Masahiro Tanaka
Bruno Rouby, ESNY Graphic

Masahiro Tanaka’s latest stretch proves that he still has the capability to be a second ace on this New York Yankees team.

From the 2017 season to now, it’s been a “night and day” transition for Masahiro Tanaka.

Just a year ago from today, Masahiro Tanaka was inches away from being regarded in the same tone as Sonny Gray has been this season. He was letting start after start slip away very similar to that of Gray. He was having major issues as he always has, in giving up the home run ball.

In 2017, Tanaka surrendered the most home runs in a season he had ever given up in his career (35). The 2015 season was the only other season he’d come close to that benchmark when he gave up 25 long balls.

Moving towards 2018, Tanaka has once again struggled mildly in giving up the home run. He, however, has shrunk the pace he was reaching the past few seasons and up to this date of 2018, he has only given up 9 home runs. It’s a concerning statistic when you think about how prone he has been to let baseballs travel 375 feet.

What Masahiro has shown us and the Yankees’ organization this season is what everyone thought they were signing up for four years ago. His 9-2 record and 3.76 ERA is a far cry from his 13-12 record and 4.74 ERA in 2017. Not to say he hasn’t performed up to his contract he signed with the club, but this season means that much more considering the way he pitched for most of 2017.

Bearing that in mind, in Tanaka’s last three starts through roughly 20 innings pitched, he has given up one run (which is an ERA of 0.46) and struck out 26 batters. His only run given up, you can guess it, was on a solo home run by Mookie Betts on Sunday night.

More so, this is what Tanaka’s numbers look like in his last six starts:

It is what you would call a “pick me up” from a disastrous 2017. During these summer months, Tanaka has once again proved he can be an ace to this team when called upon.

His strength, that he had on display in the 2017 playoffs, is his ability to rise to the occasion in the “big” game. Even though he was only able to get through four and two-thirds on Sunday night due to his pitch count, he showed once again that he thrives in situations where there’s flair for the dramatic. He has always been known to be better on the bigger stage and has so far proved that once again this season

With the struggling Luis Severino coming down to earth in the past five games, Tanaka has proved he still can lead this rotation when called upon. The rest of the starting five have given lackluster performances, to say the least, during the last month of the season.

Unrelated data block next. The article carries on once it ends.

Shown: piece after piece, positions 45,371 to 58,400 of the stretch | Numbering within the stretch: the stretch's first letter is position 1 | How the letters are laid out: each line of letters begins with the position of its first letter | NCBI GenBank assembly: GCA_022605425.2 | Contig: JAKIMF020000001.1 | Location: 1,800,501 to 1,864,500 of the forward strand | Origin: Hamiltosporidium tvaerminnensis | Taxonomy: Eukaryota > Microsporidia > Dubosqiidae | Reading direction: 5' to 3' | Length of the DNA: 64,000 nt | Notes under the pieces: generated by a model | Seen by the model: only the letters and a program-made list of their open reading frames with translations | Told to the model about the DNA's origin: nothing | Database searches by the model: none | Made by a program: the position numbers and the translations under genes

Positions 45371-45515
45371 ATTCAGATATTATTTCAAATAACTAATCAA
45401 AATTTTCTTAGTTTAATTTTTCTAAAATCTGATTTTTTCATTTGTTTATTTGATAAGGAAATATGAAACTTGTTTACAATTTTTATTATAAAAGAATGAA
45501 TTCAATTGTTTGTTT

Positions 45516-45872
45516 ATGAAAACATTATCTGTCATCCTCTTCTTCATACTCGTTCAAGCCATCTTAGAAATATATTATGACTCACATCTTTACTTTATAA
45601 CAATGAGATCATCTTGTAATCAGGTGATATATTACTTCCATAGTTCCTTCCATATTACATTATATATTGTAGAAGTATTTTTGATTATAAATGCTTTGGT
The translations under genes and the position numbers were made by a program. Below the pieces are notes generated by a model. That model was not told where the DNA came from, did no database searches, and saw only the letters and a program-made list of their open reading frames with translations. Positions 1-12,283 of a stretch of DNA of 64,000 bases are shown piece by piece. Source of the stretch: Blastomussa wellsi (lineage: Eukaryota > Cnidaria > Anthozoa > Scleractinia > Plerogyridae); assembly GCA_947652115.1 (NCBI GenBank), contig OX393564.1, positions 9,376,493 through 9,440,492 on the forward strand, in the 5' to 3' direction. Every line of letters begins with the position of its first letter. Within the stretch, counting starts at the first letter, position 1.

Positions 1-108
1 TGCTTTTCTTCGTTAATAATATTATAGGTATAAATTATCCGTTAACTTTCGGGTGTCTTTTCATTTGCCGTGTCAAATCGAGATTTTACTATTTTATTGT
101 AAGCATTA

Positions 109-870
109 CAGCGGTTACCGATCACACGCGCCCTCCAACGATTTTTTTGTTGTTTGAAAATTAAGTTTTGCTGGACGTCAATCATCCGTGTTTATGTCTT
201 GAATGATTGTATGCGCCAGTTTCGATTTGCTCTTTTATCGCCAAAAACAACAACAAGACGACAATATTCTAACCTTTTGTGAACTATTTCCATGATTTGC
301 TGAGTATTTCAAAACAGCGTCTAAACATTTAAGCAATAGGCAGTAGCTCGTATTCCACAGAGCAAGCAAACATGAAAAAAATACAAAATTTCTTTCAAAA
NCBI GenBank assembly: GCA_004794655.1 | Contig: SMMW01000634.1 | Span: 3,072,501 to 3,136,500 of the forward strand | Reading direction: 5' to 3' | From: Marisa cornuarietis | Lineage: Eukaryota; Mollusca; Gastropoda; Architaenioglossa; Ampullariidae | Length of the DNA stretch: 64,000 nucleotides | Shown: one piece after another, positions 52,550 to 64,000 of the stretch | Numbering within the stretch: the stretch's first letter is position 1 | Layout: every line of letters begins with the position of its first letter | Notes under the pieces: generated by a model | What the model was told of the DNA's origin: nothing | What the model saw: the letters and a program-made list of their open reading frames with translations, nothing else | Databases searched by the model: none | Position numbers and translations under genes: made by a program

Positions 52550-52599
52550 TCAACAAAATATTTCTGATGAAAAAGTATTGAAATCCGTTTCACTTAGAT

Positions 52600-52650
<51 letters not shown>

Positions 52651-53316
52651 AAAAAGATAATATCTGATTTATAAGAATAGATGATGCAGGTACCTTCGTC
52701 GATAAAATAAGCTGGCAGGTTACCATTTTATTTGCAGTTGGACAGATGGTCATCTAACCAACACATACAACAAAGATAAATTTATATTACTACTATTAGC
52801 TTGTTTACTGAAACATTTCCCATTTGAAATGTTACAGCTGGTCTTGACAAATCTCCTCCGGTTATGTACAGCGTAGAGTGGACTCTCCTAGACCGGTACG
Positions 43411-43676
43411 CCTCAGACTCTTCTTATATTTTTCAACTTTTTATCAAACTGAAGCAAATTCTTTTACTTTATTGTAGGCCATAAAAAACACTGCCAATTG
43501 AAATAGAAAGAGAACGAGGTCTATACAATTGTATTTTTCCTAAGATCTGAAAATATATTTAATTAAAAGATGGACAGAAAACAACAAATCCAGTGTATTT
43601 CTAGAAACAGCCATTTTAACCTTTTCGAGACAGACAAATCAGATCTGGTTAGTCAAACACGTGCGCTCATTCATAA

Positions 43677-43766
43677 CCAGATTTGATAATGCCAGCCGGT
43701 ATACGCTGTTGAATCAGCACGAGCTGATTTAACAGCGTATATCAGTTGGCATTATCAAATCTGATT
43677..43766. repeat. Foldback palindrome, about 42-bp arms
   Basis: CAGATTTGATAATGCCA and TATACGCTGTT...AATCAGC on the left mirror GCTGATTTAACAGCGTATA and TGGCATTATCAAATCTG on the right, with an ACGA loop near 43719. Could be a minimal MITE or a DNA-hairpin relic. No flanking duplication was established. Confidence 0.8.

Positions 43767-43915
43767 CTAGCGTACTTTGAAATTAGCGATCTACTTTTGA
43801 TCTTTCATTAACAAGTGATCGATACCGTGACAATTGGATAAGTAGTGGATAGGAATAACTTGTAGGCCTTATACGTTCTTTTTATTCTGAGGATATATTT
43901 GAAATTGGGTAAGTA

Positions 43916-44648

As we keep looking back upon the 2017 season for Masahiro, he himself has had a short memory of his struggles just a year ago. There wasn’t any stretch of games where he dominated in compared to that of this year. In fact, opponents last season hit .257 against him while opponents in 2018 are hitting a mere .220.

To say this is what the doctor ordered for Tanaka would be understated. He has made the argument for the most improved player on this team as well. Essentially he is making his case again for taking the ball in game 163 if the Yankees do play in the Wild Card game.

To go along with his impressive campaign, Tanaka owns a 1.07 WHIP and has struck out 109 batters through 103 innings pitched this season. His WHIP last year was 1.23. Every number you begin to notice from last season has become a vast improvement in this current year.

In a year that has seen many Yankees’ struggles come to the forefront, every time Tanaka has taken the mound in the past month and a half, the Bombers seemingly have been given a chance to win. He’s been able to keep his team in games in contrast to his history.

His splits when batters are ahead in the count is important to look at. In 2017, when a given hitter was ahead in the count (1-0, 2-0, 2-1, 3-0, 3-1, 3-2), Tanaka was allowing them to hit at a .331 clip. In 2018, that number has changed dramatically by allowing batters to hit at a .216 clip. What you see in those figures is his ability to battle deep into counts.

Furthermore, he surrendered 17 home runs with hitters ahead in the count last year, while this season he has only given up five long balls in those instances.

Nevertheless, Masahiro Tanaka has proven himself worthy of a debate for game 163. Is Severino still the current ace of the staff? Absolutely. But one thing is for certain, if Sevy and the Yankees can’t figure out the current problem he is having, don’t be surprised to see Tanaka starting in the always dreaded Wild Card game.

Tanaka has shown when the lights are shining brightest, he is as well. It’s an X-factor that can’t be taught but one that is however earned through the big stage. There’s no place better to do it than in New York but the question still remains: How consistent Tanaka can be for the rest of the season?

For now be happy this isn’t the dreaded “2017 Tanaka”.

This is the revamped and refreshed 2018 version we were always accustomed to seeing and who’s now made his case for the second ace of this team.

I am currently enrolled at Montclair State University as a senior studying Sports Media and Journalism. I spend most of my days when I'm not at school; writing, podcasting, and preparing for my radio show. Thus meaning my life is sports. I spend almost all my time in and around sports because it is my life. I am an eternal, die-hard Yankees fan, along with Jets, Knicks and Rangers. I am 23 years of age and live in Central New Jersey (if people still consider a Central NJ).